But basically, you just claim the barter as if it’s income. The way that you do that is the term that they use is something called the fair market value. For a really simple case like a massage. This is maybe a massage therapist that already has an up and running business, that has a website, that has sessions that already have set prices. You’re basically trying to say, “What is the monetary value of this thing you’re getting as a barter?” In some cases, it’s extremely clearly defined. If they’re selling it to a bunch of people for a set price already, that’s the fair market value of that item. That’s what you would claim on your books as what you were getting, the fair market value. Basically, instead of getting $60 of income, you’re getting $60 of income as a massage.
That’ll add to the income on your balance sheet, which if you have nothing else to offset that, it could lead to paying some taxes on it. That’s basically the kind of part that comes with the income going on your books.
Graham: Yeah, the Man wants his money. This is all stuff you should talk to your CPA about. They can really help you get this all in line and make sure that they’re keeping the right paperwork for it, and that you know exactly what to actually claim and declare and things like that. All in all, it’s not actually too crazy a process. It involves a little bit more bookkeeping, a little more money out the door to taxes, but if you’re doing everything totally right. I mean, at that point, you can actually advertise that you do barter and accept it.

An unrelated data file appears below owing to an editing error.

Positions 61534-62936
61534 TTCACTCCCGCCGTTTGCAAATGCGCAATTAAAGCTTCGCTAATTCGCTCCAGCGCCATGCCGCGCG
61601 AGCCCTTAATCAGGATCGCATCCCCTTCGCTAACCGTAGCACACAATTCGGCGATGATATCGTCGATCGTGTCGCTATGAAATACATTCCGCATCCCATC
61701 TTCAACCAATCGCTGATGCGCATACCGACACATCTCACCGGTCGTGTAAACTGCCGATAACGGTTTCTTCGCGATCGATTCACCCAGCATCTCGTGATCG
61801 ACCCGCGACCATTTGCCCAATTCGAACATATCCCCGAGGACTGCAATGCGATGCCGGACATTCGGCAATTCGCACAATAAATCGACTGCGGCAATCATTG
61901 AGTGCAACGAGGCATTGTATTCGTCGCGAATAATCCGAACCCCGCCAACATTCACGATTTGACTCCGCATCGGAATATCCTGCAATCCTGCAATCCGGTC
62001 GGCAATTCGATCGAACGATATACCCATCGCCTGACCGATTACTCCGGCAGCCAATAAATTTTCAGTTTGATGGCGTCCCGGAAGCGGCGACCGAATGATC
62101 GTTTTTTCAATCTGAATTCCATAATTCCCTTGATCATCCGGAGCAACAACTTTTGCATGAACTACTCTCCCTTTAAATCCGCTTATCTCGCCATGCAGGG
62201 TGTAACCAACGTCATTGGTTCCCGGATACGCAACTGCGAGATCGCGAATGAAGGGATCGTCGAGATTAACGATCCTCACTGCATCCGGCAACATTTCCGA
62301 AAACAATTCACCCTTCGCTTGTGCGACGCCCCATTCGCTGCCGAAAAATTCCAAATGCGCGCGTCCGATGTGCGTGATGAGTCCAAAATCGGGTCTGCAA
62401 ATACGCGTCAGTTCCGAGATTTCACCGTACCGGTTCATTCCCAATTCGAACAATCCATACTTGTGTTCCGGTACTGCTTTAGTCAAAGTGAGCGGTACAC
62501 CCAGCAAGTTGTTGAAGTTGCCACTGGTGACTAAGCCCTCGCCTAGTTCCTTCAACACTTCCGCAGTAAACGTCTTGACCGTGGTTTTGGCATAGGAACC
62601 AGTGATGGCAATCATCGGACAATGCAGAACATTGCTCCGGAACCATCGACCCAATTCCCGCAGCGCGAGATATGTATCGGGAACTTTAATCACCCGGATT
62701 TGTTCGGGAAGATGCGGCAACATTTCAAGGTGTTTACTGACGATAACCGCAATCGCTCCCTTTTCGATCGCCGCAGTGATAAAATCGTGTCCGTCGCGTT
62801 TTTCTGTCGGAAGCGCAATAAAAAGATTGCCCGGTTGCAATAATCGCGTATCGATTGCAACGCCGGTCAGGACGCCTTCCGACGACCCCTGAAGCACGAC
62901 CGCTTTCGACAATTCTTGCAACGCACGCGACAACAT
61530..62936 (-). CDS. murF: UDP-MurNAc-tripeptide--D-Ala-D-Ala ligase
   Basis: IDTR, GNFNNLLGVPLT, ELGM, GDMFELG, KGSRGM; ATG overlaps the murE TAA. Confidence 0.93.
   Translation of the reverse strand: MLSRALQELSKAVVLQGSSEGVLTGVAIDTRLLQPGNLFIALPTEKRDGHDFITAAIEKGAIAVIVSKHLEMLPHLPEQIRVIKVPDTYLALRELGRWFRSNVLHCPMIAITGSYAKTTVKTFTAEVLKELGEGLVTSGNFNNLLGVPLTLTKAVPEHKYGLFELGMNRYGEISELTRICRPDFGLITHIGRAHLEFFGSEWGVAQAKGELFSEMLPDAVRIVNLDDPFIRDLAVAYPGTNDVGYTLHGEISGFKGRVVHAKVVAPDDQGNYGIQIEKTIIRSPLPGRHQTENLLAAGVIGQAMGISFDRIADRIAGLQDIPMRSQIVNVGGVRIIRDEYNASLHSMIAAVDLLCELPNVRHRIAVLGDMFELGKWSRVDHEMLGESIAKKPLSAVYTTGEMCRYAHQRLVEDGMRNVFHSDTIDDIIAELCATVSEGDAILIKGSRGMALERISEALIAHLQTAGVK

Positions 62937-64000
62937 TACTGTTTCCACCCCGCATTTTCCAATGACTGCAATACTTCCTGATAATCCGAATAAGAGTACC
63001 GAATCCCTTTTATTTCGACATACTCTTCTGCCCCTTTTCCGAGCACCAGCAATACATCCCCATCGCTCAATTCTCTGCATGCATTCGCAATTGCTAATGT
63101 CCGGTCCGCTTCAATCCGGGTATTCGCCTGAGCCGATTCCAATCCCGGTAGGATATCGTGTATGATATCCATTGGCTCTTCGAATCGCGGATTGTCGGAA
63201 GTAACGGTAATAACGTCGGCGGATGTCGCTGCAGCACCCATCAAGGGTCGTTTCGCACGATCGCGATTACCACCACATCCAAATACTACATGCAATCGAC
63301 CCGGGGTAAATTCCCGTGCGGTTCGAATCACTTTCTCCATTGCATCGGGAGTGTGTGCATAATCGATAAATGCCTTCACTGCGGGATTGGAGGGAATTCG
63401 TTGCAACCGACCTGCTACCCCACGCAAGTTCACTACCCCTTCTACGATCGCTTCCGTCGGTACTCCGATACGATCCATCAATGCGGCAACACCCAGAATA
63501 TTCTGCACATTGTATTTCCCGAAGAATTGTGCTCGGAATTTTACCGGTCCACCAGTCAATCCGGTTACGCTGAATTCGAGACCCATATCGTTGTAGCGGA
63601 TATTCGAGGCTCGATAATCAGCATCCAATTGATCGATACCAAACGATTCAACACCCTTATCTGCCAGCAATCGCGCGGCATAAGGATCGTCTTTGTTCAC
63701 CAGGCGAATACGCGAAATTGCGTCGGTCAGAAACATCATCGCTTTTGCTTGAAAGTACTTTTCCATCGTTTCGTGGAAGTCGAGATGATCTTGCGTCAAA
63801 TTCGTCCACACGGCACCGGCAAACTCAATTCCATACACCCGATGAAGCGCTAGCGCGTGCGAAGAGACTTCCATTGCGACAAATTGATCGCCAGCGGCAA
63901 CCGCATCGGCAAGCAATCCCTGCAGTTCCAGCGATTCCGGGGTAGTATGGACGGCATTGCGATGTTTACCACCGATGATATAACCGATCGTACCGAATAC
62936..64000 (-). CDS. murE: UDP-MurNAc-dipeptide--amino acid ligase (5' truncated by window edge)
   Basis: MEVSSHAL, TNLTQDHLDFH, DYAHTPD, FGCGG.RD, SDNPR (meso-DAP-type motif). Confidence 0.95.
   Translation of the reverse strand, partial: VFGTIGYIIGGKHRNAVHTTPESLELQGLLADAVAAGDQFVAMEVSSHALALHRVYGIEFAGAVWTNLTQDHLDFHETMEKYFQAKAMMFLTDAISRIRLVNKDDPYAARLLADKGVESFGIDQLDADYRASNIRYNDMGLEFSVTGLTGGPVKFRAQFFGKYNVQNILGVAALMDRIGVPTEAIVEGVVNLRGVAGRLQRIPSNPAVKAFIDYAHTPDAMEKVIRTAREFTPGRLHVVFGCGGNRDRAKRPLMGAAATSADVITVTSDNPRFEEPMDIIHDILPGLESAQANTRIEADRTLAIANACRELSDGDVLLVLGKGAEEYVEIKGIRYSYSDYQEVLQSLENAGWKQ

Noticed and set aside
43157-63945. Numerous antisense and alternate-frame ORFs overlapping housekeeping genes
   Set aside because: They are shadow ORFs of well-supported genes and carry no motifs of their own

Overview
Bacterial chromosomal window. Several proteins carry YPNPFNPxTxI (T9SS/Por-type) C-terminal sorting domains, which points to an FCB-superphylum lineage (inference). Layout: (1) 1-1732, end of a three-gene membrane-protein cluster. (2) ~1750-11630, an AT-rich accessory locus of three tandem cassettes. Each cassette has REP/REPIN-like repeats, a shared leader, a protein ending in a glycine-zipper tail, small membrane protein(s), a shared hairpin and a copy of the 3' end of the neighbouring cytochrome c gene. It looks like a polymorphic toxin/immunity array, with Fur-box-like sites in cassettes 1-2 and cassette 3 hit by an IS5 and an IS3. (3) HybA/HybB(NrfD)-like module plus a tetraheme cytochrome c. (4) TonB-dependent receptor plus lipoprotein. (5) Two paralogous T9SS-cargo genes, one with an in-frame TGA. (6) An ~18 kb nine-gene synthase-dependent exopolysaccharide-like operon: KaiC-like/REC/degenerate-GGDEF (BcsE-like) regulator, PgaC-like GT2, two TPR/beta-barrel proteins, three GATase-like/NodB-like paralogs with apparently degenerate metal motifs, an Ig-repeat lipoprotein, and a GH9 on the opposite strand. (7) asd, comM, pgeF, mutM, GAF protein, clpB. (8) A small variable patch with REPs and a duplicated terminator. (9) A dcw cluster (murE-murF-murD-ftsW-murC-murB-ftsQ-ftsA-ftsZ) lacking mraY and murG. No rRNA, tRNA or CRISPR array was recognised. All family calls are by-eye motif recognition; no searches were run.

There’s nothing, again like Ashkahn said, under the table about it. This is all on the level, which is also totally what I advise you to do. Doing everything above board. I always think of it as like the tax on us for being such a weird business inherently, is that the more that we do stuff that is actually in line, that we kind of get rid of that gray area of running a business, then just the better for us and for a reputation as an industry.